When shooting action sports I usually aim for ultra sharp images that capture the most fleeting of moments. After a long day or even multiple days in the field images captured at 1/1000 to 1/2000 of a second start to look the same. To mix it up a bit I like to slow down the shutter speed and either pan or lock off shots for a distinct, creative look.
Incorporating a sense of motion is a great way to add a fresh dimension into your action photography., but it’s not easy. There a few ways to achieve a good panning shot. The first I will talk about is a simple lock off and the second is the pan both with and without flash.
The easiest way to add motion into an action photo is to simply “lock off”. This means that after choosing your composition keep the camera firmly in place so the backdrop remains sharp and drop the shutter speed enough to let your subject go to blur. What shutter speed? That depends on focal length and how the shot is set up but keep it fast enough that the viewer still know what the subject is doing.
The second and more challenging way is to use a technique called panning. In this instance you follow the athlete with your camera thereby keeping the subject sharp while turning the background into streaks. When panning with Sigma lenses with Optical Stabilizer, be sure to put your lens into OS Mode 2, if available, which is specifically designed for this type of shot. IF you are on trail try to pre focus on where you anticipate your subject to be. Also, be sure not to move your camera faster or slower than your subject but at the exact same speed. It helps to start tracking the subject through the viewfinder before releasing the shutter and all the way through the exposure. There is no exact “right shutter speed” as that depends on the total effect you are going for.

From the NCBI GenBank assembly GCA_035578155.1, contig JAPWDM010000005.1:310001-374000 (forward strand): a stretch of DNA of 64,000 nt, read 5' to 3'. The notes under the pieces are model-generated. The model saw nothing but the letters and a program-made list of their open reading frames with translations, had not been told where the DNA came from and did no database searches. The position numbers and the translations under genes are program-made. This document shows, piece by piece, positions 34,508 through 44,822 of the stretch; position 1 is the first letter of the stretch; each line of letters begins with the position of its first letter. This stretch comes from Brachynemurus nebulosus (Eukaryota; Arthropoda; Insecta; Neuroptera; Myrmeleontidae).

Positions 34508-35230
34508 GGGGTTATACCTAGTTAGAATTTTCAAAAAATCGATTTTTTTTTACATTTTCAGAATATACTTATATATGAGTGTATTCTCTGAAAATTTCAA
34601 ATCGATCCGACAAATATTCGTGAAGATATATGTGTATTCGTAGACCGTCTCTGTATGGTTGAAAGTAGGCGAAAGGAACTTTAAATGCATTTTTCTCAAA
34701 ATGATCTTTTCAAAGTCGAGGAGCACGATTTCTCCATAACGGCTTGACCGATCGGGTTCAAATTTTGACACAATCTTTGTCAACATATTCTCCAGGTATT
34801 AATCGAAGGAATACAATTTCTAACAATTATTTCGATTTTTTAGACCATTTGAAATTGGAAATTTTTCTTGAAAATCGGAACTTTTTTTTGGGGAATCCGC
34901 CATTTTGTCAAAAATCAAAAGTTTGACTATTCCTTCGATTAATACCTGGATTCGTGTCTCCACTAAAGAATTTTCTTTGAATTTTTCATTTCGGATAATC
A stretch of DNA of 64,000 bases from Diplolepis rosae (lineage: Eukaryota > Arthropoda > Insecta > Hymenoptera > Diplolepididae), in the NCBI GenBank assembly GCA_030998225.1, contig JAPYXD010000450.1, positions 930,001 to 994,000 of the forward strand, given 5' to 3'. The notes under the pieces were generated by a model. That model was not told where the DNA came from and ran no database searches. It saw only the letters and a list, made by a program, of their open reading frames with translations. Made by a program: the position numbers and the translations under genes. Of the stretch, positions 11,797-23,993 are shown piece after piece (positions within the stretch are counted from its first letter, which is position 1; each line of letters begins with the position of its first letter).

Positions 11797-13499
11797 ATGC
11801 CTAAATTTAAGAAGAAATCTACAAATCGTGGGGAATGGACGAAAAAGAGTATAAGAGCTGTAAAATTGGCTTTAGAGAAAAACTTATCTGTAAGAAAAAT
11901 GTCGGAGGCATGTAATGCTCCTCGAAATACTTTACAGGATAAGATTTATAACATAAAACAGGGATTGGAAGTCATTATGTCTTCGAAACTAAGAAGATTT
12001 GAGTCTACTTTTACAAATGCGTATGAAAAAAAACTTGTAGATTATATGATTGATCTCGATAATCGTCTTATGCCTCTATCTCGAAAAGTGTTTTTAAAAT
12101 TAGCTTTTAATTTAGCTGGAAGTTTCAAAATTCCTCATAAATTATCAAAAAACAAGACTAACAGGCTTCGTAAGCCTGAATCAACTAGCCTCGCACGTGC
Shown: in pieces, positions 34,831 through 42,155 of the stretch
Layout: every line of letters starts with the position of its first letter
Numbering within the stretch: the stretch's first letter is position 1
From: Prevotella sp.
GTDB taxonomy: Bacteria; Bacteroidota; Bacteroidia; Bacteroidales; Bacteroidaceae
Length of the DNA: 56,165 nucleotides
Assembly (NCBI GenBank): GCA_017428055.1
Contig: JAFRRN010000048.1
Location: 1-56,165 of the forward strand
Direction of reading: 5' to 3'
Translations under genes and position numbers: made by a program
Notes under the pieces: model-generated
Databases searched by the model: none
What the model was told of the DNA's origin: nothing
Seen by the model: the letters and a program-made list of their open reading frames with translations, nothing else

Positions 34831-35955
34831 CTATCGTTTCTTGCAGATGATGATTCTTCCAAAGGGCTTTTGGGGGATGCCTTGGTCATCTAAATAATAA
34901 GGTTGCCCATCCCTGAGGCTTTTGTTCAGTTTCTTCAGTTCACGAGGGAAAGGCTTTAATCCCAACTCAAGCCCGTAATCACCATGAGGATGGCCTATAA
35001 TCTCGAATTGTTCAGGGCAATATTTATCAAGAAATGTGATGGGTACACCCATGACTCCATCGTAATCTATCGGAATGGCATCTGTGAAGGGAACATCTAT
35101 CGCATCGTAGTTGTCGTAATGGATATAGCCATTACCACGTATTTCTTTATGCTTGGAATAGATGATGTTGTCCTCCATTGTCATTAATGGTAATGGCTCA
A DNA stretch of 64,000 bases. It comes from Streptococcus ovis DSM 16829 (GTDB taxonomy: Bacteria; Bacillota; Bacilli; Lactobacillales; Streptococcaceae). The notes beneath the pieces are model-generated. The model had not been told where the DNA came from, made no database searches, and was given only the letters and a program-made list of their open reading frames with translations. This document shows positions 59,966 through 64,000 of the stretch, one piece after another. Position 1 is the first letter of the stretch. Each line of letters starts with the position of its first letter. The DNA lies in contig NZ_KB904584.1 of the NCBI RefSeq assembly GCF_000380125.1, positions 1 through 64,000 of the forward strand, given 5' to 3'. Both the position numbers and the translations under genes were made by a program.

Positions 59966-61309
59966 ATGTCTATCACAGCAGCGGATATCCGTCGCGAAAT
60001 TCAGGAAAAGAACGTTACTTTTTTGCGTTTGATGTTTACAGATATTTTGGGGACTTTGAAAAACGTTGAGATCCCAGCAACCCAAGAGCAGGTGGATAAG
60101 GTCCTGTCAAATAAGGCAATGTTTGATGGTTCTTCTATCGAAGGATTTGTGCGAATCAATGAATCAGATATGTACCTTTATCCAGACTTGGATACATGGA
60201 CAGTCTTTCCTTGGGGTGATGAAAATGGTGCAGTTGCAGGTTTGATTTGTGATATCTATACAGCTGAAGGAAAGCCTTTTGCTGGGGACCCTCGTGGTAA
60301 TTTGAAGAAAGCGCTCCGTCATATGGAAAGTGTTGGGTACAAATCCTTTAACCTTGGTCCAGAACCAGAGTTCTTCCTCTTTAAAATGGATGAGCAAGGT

Keep in mind: You are going to have to experiment and practice to get a shot that works. Not every capture is going to be a winner. This is a low-percentage style of shot even for experienced action photographers. But when you nail one, you’ll know it!
Liam used the following lenses in this post:
- 12-24mm F4.5-5.6 DG HSM Don’t forget to check out our all new 12-24mm F4 DG HSM
- 24-105mm F4 DG OS HSM | Art
- 70-200mm F2.8 DG OS HSM
- 120-300mm F2.8 DG OS HSM | Sports
- 50mm F1.4 DG HSM | Art